“Surprise!” by Leslie Fish, a song commemorating the rather abrupt kickoff of the space race. This version is sung by Gunnar Madsen, with Mitchell Burnside Clapp providing the backing Russian.
The Stockholm Tolkien society started their choir Mellonath Gleowine in the early 1970s, and it is still going strong, and is the oldest continuous filk tradition in Sweden. They sing a mixture of Tolkien and early modern songs. Here is their concert when Stockholm’s science fiction bookstore had their 30-year-anniversary as an independent business in 2014.
Don’t miss their version of The Misty Mountains Song in Swedish and Khuzdul at 10:00!
[submitted by anonymous]
Do you think the song “Pioneers Over c” by Van Der Graaf Generator could be considered filk? It’s prog rock rather than folk, but it is about the first astronauts to surpass the speed of light, who then find themselves sort of disconnected from time. I suppose it’s more like speculative fiction in song form than science fiction fandom, though. Idk, that’s why I’m asking y’all.
It is if you want it to be! Because definitions are made up and only exist as long as they are useful to us. I definitely thing filk is a genre doesn’t ever need to sound folk-ish, it just often does because 1) it evolved out of the 60′s folk movement and 2) it’s an easy style to write and perform in for amateur musicians. But heck, there’s rap filk, there’s no reason there should be prog rock filk…except that prog rock typically requires at LEAST six musical instruments and electricity, and so is more conducive to staged concerts than song circles.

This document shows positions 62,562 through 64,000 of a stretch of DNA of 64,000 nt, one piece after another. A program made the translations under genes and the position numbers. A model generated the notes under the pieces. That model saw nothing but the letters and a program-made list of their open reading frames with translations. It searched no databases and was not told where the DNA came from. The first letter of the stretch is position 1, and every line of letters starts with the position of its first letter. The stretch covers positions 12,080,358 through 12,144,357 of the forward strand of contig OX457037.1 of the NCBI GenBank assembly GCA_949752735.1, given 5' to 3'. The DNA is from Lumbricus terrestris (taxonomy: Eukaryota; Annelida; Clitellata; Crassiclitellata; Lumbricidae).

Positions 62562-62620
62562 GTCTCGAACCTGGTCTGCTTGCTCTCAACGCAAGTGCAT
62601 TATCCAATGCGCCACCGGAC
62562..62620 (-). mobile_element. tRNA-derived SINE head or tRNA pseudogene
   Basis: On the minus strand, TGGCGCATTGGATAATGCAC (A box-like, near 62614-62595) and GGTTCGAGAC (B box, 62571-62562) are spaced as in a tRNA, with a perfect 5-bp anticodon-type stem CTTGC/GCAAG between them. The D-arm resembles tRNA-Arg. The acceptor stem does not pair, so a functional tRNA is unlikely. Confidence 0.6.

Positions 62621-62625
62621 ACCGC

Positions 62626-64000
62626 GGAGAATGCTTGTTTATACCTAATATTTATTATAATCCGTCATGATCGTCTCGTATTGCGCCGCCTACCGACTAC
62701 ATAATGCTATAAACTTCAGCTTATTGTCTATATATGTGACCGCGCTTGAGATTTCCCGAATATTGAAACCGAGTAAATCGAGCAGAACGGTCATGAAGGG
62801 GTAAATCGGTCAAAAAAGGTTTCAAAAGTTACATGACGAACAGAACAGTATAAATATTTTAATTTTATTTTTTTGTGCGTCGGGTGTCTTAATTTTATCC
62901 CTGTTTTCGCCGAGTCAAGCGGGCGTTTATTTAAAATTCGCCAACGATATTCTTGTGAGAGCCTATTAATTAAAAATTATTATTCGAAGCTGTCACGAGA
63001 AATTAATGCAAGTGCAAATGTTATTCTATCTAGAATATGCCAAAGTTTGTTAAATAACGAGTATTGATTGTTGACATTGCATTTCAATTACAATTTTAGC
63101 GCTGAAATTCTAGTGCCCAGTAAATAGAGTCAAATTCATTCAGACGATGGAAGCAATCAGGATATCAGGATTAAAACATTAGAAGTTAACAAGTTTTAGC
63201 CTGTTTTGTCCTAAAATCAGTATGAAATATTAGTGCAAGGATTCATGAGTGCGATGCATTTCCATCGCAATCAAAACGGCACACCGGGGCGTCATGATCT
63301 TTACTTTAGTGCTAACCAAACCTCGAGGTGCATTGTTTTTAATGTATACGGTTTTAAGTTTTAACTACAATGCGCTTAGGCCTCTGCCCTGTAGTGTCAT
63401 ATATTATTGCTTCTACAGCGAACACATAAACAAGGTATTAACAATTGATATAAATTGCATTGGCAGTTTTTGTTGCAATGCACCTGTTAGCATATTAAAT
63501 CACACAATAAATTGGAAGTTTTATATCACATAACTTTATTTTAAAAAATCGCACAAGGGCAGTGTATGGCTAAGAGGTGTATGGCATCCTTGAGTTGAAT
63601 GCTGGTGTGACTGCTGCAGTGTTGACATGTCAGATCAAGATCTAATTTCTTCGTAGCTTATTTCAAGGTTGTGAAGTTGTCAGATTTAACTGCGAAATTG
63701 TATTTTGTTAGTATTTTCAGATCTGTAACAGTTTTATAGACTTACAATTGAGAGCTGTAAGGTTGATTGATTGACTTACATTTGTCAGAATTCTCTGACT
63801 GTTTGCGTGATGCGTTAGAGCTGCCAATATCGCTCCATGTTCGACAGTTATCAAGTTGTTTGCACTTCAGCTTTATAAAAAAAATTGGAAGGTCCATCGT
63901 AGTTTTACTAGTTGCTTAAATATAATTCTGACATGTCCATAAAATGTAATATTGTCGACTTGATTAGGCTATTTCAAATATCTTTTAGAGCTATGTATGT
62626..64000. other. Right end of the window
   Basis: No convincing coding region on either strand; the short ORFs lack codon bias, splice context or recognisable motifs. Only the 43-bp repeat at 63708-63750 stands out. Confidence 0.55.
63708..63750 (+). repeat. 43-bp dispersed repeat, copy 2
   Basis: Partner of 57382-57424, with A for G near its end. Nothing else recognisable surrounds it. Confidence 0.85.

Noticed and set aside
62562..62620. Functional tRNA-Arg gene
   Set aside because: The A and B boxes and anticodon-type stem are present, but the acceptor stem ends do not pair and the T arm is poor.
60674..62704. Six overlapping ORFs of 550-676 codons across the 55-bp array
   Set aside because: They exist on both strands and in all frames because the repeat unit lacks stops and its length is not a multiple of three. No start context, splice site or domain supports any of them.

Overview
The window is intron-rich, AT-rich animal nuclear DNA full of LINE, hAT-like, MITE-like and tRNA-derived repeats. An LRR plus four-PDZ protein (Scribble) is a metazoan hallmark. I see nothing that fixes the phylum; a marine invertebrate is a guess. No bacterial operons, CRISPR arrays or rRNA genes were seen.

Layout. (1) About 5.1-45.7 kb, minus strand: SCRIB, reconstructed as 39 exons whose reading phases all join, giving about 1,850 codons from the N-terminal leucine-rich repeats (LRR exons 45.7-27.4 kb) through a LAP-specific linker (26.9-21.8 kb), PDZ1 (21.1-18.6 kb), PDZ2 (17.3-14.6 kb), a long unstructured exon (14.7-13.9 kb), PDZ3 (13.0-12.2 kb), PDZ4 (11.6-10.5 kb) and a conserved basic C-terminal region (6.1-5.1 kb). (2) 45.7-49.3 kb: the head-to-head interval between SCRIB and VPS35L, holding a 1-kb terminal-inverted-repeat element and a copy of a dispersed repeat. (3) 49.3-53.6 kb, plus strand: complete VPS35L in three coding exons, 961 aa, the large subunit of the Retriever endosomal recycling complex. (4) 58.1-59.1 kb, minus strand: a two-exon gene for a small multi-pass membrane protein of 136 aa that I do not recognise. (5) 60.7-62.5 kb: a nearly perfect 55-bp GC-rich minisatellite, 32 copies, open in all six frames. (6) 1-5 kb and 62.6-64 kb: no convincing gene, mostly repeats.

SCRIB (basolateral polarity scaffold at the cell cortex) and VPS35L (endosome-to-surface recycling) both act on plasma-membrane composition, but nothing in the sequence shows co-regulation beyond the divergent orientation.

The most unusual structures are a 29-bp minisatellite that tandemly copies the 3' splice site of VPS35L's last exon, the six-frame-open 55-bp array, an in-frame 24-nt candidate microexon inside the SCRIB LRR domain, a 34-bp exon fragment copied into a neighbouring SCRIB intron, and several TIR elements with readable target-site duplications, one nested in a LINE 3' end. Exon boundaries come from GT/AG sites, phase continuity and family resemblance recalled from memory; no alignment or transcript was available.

….but there’s plenty of filk on concert stages, with electric instruments, with the extensive arrangement, rehearsal, and setup you get in prog rock. I saw a prog rock band at a con, and while it wasn’t billed as filk, being at a con makes you basically filk.
As for whether it’s science fiction fandom music – if you’re in the science fiction fandom, and feel like it’s relevant, and you like it, it’s science fiction fandom music. That’s why songs about cats and Shakespeare are considered filk, even though they have heck all to do with science fiction. They might be pretty far removed from Star Trek, but a whole bunch of people like all of those things, and that unites them. Fandom is about the people, more than the content, in the end.
Anyway, I’d say a case can be made for calling it filk, and if you want to make that case that’s fine by me. It’s a few steps removed from what I might suggest as some kind of archetypal filk song, but that doesn’t mean it isn’t one. It’s like how a dachshund and a wolfhound are both dogs. They’re just very different dogs, and you just have to be aware that traits of most dogs do not necessarily apply to these dogs. If filk had a real dictionary definition it would have a dozen subdefinitions, and one of those would probably say “songs about science fiction concepts” and that’s this!
“Eureka! Eureka!” Archimedes cried
And throughout all of history, from both far and wide
It’s a new discovery, they exclaim with pride
“Eureka! Eureka!” Science is applied!
“Eureka!” by the PDX Broadsides, a sweet song commemorating some of the brilliant scientists who’ve made discoveries that change the shape of human knowledge.
So I made the mistake of listening to your whole “ose” tag over the last couple days at work. Shall we go with “One More Ose Song?“
[submitted by arachnaetheyarnspider]